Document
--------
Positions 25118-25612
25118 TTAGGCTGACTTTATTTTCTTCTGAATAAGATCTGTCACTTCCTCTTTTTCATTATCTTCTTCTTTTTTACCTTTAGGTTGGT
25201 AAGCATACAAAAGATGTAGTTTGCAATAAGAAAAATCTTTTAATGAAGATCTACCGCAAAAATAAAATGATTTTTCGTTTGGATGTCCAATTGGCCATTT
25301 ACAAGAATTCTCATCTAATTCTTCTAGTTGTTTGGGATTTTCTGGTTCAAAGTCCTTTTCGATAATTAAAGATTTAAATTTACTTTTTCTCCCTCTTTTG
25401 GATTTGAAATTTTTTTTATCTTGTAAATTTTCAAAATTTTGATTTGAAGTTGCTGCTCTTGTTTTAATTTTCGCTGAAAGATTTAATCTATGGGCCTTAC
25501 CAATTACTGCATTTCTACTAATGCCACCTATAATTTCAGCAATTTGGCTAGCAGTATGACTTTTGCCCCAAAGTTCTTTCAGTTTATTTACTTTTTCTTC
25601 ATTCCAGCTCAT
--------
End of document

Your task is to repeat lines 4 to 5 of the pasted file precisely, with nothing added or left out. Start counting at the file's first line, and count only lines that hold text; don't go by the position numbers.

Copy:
25301 ACAAGAATTCTCATCTAATTCTTCTAGTTGTTTGGGATTTTCTGGTTCAAAGTCCTTTTCGATAATTAAAGATTTAAATTTACTTTTTCTCCCTCTTTTG
25401 GATTTGAAATTTTTTTTATCTTGTAAATTTTCAAAATTTTGATTTGAAGTTGCTGCTCTTGTTTTAATTTTCGCTGAAAGATTTAATCTATGGGCCTTAC